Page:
PhishMe, a seven year old startup that helps companies train employees to avoid phishing scams, announced today that it has been purchased by a consortium of private equity firms at a valuation of $400 million.
That wording doesn’t give the exact price and a company spokesperson was careful in her response when we requested clarification. “This is an acquisition by a consortium of investors. The wording is really a reflection of the fact that there were a number of parties involved.” It could also be referencing the enterprise valuation, which is a combination of factors such as a company’s debt and its cash on hand, rather than an actual purchase price.
The company confirmed a Fortune report that the consortium consisted of two private equity firms, BlackRock and Pamplona Capital Management with the latter owning about two-thirds of the company and BlackRock owning the remainder.
The company also announced it was changing its name to Cofense and all of its branding has switched to the name on the company website as of this morning.
As you might expect, the company sees this as a positive step, giving it the strong financial backing of two private equity firms. “So, our brand is inline with our vision. Cool. But even better, we’ve got deeper financial backing to make the vision a reality. The strategic vision is growing while financial pressure is shrinking,” company CTO and co-founder Aaron Higbee, wrote in a blog post announcing the deal.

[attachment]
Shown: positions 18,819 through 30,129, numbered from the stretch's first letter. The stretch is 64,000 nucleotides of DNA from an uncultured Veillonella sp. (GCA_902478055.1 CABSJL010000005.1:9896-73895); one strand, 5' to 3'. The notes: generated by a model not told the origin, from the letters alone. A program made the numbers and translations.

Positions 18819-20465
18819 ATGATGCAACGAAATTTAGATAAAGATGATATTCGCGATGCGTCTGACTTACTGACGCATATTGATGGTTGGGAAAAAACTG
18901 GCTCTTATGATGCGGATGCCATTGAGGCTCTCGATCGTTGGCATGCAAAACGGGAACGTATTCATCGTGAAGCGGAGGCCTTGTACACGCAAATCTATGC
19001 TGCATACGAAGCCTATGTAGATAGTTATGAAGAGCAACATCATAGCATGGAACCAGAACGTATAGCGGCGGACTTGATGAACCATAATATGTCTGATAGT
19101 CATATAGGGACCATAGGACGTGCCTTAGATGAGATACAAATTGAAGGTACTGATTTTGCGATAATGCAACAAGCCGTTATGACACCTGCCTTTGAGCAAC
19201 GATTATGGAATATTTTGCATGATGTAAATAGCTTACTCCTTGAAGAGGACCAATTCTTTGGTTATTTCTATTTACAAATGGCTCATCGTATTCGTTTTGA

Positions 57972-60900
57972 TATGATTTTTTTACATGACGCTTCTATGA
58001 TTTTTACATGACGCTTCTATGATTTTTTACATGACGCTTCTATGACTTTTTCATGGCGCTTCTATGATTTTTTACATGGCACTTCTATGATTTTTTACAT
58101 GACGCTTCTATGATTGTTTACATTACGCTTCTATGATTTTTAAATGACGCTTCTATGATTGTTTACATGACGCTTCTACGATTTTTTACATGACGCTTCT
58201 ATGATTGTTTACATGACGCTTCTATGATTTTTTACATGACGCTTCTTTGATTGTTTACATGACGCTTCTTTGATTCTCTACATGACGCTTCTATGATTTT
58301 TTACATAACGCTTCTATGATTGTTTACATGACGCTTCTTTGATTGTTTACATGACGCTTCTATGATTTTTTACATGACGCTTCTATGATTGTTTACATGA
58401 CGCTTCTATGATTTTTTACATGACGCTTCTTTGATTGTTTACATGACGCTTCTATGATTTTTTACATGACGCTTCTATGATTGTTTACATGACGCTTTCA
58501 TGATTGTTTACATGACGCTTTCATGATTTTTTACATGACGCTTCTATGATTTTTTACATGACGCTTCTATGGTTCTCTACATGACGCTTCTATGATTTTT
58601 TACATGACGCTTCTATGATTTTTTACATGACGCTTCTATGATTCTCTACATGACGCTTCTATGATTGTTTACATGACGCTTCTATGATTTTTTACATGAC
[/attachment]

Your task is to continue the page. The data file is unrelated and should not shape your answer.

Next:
He’s spinning this as a win for customers, saying that they should expect major updates across the company’s product suite, but when private equity firms take over a company, it’s never clear how well customers will fare. It depends whether they firms intend to invest further as Higbee suggests or whether they are out to squeeze out as much revenue as they can from the company.
The startup launched in 2011 as a way to help companies battle phishing attacks where hackers send emails disguised as legitimate correspondence. They often contain a malicious link or attachment. When a reader clicks the link or attachment, it provides the sender with some sort of access. That could be for a number of purposes including accessing a company’s network, grabbing some personally identifiable information or to be used in some sort of ransomware attack.